With tax authorities around the world pressing ever harder to get their legislated share of revenues from firms doing business in their jurisdictions, some companies may need to reconsider their overall approach to tax.
Generally, there are two ways companies handle taxes, according to Andy Ruggles, U.S. tax reporting and strategy leader for PricewaterhouseCoopers.
Some view it as a compliance exercise, checking boxes as they follow the rules. More sophisticated companies “weave tax considerations into the fabric of how they make business decisions” around major strategies like acquisitions, dispositions, or entry to new markets, Ruggles says.
“Most organizations are not doing that,” he claims. “They’re missing opportunities to optimize cash flow and to simplify or anticipate future controversies.”
Such companies should “elevate tax to the C-suite,” in Ruggles’ opinion. That doesn’t mean literally appointing a “chief tax officer,” but rather making sure the tax function has a “seat at the table” when decisions are being made about strategic direction.
PwC is recommending to its client tax departments that they proactively convince their companies’ CFOs that filling that seat is necessary. In part that’s a response to the proliferation of new tax regulations globally, most of them efforts to make tax reporting more transparent and to collect more tax.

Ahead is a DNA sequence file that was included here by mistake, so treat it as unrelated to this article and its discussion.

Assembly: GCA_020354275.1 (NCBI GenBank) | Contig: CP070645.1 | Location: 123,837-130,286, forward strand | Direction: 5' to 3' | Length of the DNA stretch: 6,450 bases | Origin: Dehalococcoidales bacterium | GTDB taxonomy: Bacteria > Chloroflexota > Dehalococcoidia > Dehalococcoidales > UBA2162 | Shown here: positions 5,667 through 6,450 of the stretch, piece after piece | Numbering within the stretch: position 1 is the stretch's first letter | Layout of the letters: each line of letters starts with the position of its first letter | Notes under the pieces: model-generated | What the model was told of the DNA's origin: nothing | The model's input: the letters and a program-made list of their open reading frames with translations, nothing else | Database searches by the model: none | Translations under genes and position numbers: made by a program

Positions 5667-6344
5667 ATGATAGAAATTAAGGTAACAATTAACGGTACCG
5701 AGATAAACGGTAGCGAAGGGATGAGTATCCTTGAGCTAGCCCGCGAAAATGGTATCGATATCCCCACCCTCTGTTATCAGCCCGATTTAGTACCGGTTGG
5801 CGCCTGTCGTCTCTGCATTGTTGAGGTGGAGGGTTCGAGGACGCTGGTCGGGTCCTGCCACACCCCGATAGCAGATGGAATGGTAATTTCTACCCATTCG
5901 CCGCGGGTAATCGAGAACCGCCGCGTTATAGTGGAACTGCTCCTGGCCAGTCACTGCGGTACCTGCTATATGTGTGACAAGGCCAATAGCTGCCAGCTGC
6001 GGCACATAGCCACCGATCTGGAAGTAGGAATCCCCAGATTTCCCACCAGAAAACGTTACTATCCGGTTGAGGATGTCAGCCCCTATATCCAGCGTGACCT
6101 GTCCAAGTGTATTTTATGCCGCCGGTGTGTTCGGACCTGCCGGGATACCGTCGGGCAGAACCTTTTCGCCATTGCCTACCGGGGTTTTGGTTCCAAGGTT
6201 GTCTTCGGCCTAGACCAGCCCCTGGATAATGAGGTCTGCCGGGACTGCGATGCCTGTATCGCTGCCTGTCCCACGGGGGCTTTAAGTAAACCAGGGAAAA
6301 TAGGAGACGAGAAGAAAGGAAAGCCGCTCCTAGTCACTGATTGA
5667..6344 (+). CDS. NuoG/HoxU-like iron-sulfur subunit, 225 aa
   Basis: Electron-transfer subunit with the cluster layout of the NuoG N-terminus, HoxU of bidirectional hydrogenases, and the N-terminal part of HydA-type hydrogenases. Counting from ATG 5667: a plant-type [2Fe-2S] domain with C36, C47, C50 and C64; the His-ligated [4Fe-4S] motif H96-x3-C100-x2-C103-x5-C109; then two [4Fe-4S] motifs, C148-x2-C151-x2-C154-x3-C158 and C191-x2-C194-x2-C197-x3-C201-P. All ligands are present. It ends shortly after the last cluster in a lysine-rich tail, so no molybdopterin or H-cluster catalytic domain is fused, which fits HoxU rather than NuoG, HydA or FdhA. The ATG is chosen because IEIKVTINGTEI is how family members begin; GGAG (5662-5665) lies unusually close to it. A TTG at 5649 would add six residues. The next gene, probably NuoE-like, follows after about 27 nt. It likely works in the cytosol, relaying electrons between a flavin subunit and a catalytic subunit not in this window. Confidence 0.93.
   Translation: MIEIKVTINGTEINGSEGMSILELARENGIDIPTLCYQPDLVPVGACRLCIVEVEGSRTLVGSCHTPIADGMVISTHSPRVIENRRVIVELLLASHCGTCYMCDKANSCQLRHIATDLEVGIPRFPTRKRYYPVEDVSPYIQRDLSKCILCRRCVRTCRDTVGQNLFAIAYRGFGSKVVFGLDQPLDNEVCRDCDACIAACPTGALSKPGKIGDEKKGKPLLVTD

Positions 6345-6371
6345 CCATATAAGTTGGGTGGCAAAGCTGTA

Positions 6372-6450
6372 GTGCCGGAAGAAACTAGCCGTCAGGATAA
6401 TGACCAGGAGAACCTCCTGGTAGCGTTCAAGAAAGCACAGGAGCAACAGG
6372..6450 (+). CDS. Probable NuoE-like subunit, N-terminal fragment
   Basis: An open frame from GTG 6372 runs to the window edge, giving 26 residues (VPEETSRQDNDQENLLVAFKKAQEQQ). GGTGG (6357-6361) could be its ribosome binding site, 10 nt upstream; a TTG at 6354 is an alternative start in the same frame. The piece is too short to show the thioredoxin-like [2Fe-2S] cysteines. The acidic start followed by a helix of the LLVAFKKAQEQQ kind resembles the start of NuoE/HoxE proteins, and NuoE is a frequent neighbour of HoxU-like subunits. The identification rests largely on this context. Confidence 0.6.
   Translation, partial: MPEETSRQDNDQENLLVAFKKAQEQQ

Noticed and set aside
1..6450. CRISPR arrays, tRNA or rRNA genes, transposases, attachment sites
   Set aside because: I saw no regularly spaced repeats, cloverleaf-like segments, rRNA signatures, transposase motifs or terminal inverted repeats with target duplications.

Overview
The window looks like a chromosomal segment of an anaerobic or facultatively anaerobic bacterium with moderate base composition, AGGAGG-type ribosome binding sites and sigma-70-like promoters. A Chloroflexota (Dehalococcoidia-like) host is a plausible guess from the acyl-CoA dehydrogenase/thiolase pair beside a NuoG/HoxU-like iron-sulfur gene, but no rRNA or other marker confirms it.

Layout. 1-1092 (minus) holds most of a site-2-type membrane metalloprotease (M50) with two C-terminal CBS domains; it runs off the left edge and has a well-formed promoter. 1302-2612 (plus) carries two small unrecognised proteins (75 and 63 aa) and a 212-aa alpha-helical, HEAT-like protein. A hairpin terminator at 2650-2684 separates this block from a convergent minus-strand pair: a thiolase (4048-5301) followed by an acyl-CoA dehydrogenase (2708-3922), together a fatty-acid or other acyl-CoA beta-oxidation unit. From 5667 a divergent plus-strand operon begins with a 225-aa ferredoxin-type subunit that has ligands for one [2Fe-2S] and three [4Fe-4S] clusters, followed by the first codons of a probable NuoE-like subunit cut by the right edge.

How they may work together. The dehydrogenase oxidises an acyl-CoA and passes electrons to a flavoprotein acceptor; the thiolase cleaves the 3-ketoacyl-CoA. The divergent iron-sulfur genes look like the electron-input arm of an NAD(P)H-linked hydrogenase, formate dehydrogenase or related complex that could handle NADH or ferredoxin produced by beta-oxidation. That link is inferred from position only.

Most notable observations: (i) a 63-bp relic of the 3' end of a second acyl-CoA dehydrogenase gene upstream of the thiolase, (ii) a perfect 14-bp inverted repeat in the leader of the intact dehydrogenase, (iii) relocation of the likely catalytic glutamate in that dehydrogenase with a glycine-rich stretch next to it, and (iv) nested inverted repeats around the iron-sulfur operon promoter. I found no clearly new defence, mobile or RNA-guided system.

Most notably, starting next year large U.S. multinational companies will have to start reporting financial results — not only income tax paid but also information on their revenue, operating income, capital, employees, and assets — on a country-by-country basis.
The requirement implements guidance from the Organisation for Economic Co-operation and Development on its Base Erosion and Profit Shifting (BEPS) project, which has been adopted by the U.S. Treasury Department and the IRS. The guidance applies to U.S. multinationals with more than €750 million in annual consolidated revenue for tax years ending on or after Dec. 31, 2017.
More than 100 countries either have already adopted the OECD guidance or are expected to by next near.
But cajoling CFOs to give tax departments a bigger voice would be a good idea even without mounting global tax regulation, according to Ruggles. Not only is tax a major cost, he says, but often overlooked is the potential for reputational damage from headlines about improper tax avoidance or erroneous financial statements.
“If you don’t put tax in the front seat of where you’re going as an organization, on the back end you risk reputational issues, controversy, and inefficiency,” says Ruggles.